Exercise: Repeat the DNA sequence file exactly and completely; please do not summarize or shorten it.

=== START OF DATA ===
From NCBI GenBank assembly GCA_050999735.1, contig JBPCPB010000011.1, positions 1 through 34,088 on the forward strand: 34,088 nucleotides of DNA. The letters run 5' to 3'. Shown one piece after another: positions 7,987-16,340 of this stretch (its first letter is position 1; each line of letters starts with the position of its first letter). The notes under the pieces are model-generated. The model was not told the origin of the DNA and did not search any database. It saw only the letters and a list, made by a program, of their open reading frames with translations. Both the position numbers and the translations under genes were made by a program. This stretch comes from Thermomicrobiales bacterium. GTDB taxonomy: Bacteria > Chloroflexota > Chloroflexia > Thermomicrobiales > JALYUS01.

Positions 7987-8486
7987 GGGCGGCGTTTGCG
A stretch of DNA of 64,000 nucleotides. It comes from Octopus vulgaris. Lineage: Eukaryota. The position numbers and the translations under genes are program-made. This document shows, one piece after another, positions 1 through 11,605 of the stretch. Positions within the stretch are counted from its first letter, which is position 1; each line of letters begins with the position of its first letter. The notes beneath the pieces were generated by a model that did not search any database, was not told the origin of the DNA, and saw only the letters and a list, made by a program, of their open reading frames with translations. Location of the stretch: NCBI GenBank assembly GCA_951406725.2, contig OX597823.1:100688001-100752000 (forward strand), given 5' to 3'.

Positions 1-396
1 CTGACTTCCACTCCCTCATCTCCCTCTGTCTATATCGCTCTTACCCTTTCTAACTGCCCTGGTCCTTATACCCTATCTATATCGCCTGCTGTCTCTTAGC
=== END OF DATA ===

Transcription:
From NCBI GenBank assembly GCA_050999735.1, contig JBPCPB010000011.1, positions 1 through 34,088 on the forward strand: 34,088 nucleotides of DNA. The letters run 5' to 3'. Shown one piece after another: positions 7,987-16,340 of this stretch (its first letter is position 1; each line of letters starts with the position of its first letter). The notes under the pieces are model-generated. The model was not told the origin of the DNA and did not search any database. It saw only the letters and a list, made by a program, of their open reading frames with translations. Both the position numbers and the translations under genes were made by a program. This stretch comes from Thermomicrobiales bacterium. GTDB taxonomy: Bacteria > Chloroflexota > Chloroflexia > Thermomicrobiales > JALYUS01.

Positions 7987-8486
7987 GGGCGGCGTTTGCG
A stretch of DNA of 64,000 nucleotides. It comes from Octopus vulgaris. Lineage: Eukaryota. The position numbers and the translations under genes are program-made. This document shows, one piece after another, positions 1 through 11,605 of the stretch. Positions within the stretch are counted from its first letter, which is position 1; each line of letters begins with the position of its first letter. The notes beneath the pieces were generated by a model that did not search any database, was not told the origin of the DNA, and saw only the letters and a list, made by a program, of their open reading frames with translations. Location of the stretch: NCBI GenBank assembly GCA_951406725.2, contig OX597823.1:100688001-100752000 (forward strand), given 5' to 3'.

Positions 1-396
1 CTGACTTCCACTCCCTCATCTCCCTCTGTCTATATCGCTCTTACCCTTTCTAACTGCCCTGGTCCTTATACCCTATCTATATCGCCTGCTGTCTCTTAGC